November 20, 2012 > History: Washington Township, 1950
History: Washington Township, 1950
The writers of the History of Washington Township noted that their 1950 edition "represents the end of an era - the passing of Washington Township." They included a section entitled "The Township, 1950" that describes some of the features of the time and acknowledged that "today's civilization, education, welfare services, industries, and churches stand upon the foundation built by the pioneers."
Eight towns were still the divisions of Washington Township. They had survived several "haphazard attempts to incorporate" and were facing the ultimate incorporation of the whole township. Physically, the Township had changed very little, but Alameda Creek was now impounded by Calaveras Dam. The creek went dry each summer but sometimes flooded from winter rains. Stivers Lagoon was now under cultivation and Tule Pond diminished.
Population increases and changes had been constant since the gold rush days, growing from 2,000 in 1860 to about 20,000 in 1950. There were few minority people but they contributed their values to the Township. The Portuguese were the only nationality, "other than American" in any appreciable number. Many people had come from Oklahoma and Arkansas between 1930 and 1950 and were now an "appreciable percentage of the population."
Agriculture was still an enormous industry in the Township. Lee Williams was farming 600 acres, growing cauliflower, tomatoes, peas and lettuce. His brother, Burdette, was farming a large acreage and had a packing shed in Irvington. There were still about 40 dairies here, but some were leasing their lands for crops and bringing their dairy food in from other places. Poultry, rabbits, vineyards, and green tomatoes helped make the Township the food basket for the Bay Area.
Many of the historic industries were gone, but so many remained that they had to be presented in tabular form. California Pottery, Pacific States Steel and several others were still shipping products near and far. Industrial employment was high and the unions were "closed shop." Each town had its quota of markets, garages, theaters, restaurants, department stores, banks, dress shops, mortuaries, drug stores and even cocktail bars. Modern buildings included P.C. Hansen, Niles Super Market, the Centerville Theater, and the Ellsworth Building.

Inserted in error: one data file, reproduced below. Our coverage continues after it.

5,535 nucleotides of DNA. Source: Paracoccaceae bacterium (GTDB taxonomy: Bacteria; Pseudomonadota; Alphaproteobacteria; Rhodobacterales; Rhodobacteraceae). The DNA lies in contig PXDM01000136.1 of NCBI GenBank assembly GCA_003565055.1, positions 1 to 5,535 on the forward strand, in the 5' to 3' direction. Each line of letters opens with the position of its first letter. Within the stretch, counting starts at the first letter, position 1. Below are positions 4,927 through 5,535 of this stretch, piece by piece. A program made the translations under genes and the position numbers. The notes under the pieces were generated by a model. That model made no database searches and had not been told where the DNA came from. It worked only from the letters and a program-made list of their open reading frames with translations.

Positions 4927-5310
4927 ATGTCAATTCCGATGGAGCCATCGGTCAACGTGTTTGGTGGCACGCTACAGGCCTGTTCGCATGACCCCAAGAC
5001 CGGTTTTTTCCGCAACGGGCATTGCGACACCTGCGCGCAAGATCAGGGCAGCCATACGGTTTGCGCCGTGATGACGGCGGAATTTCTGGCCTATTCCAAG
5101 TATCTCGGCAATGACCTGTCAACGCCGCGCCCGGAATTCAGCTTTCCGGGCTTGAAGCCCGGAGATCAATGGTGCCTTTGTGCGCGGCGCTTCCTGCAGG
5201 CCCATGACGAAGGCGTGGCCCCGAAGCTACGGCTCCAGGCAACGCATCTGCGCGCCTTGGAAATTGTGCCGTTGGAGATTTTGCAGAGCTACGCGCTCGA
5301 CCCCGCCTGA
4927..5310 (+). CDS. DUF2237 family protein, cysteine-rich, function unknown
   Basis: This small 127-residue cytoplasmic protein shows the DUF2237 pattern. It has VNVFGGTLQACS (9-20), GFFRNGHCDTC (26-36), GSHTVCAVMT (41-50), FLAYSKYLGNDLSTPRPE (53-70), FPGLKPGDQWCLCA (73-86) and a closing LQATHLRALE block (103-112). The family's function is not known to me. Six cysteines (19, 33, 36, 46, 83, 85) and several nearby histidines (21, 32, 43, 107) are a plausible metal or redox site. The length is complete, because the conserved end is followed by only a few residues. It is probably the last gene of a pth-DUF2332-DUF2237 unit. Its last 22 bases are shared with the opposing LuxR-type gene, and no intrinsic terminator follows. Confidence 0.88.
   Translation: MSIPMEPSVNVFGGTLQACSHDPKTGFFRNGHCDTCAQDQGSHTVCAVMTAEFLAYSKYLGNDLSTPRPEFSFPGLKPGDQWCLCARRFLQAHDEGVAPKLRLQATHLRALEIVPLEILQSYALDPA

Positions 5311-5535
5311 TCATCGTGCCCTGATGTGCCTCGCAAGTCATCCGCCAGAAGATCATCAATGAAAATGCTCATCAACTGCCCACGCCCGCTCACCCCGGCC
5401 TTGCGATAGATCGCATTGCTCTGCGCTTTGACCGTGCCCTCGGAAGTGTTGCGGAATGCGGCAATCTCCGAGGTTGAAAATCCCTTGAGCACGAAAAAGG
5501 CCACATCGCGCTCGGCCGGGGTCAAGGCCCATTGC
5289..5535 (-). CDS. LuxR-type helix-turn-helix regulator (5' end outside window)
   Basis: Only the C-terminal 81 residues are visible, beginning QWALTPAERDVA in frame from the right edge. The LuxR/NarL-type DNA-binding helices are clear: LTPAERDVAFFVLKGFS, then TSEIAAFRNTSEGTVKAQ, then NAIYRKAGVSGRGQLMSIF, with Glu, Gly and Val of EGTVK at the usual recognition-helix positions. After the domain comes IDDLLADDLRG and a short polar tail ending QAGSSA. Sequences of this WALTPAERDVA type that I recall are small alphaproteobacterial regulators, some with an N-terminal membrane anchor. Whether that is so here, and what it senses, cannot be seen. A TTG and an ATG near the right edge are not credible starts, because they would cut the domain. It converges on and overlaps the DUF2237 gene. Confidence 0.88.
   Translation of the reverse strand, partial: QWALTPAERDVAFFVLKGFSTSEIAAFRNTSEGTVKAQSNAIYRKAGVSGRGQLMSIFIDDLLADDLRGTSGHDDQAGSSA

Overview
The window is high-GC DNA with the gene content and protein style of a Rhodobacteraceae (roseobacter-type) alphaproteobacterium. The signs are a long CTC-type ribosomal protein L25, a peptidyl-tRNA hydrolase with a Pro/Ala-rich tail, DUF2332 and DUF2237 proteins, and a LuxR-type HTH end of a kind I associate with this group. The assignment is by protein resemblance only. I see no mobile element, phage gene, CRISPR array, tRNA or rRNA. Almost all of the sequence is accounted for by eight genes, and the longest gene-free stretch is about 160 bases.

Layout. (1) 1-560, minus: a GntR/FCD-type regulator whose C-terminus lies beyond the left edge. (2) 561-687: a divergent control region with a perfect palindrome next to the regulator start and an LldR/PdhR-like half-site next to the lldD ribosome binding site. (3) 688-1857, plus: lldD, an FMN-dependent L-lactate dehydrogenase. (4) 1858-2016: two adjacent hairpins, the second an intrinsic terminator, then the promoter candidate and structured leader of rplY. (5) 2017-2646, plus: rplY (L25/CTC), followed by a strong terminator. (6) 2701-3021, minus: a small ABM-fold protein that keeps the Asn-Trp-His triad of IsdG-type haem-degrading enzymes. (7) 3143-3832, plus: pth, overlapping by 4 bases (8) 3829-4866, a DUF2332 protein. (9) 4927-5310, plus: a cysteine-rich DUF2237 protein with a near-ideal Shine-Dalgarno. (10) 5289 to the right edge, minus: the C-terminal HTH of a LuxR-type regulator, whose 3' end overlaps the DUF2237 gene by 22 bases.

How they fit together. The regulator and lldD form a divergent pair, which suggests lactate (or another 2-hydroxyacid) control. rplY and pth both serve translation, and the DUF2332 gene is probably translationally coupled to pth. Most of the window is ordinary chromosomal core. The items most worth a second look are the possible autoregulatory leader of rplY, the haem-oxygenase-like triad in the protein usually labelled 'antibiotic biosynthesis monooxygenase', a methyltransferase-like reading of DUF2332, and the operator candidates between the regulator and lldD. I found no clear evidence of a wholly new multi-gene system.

Water was still a problem. Residents were waiting for Governor Warren to sign a bill to finance a survey of the water situation. Army engineers were studying Alameda Creek for flood control.
Road districts were still very important to residents. Bridges had recently been built in Niles Canyon and on Marsh Creek Road, but Warm Springs had been cut off from the water by the closing of two bridges at Warm Springs. Completion of the six-lane Oakland - San Jose freeway was anticipated.
County welfare services had been expanded, supplemented by several local organizations. Roland Bendel was still foreman of the Mosquito Abatement District which battled the mosquitoes. Traffic, was always creating problems and kept officers challenged. Judges Allen G. Norris and E. A. Quaresma were serving as Justice of the Peace.
Housing was still a major problem in spite of the tracts being built. Each district had its own school buildings. Washington High School had 34 teachers, 742 day pupils and 600 in the evening adult school. Each town had its own public library.
The Township Register had moved into the P. C. Hansen Niles building in 1949. George Oakes was publishing the Washington News. The two papers competed for subscribers.
Residents had voted to create a Township hospital district in 1948 and were searching for ways to get a local hospital built. Town chambers had considered many questions of community progress and were again supporting a movement to organize a Township Chamber. Niles and Centerville residents were again discussing where southern Alameda County buildings should be located. The two towns were competing for a proposed structure.
Boy Scouts, Girl Scouts, Salvation Army, USO, Travelers Aid and youth centers were sharing a budget of $6,000. The Red Cross, March of Dimes and cancer drives were prominent fund raisers.
Active organizations included the Country Club of Washington Township, University of California Club, Men's Club, Washington Township Community Concert Association, Catholic Daughters of America, Knights of Columbus, and Toyon Branch, of the Children's Hospital. There were also some fraternal organizations that had withstood the passage of time and changing conditions. Several Portuguese societies were still very active.
Writers of the History of Washington Township concluded their 1950 summary by noting that the people of Washington Township have always been a cultural part of the county, with schools, art, churches and gracious homes. Its people have understood the importance of long-range planning. Many people have considered this a favored spot on earth and "so do we."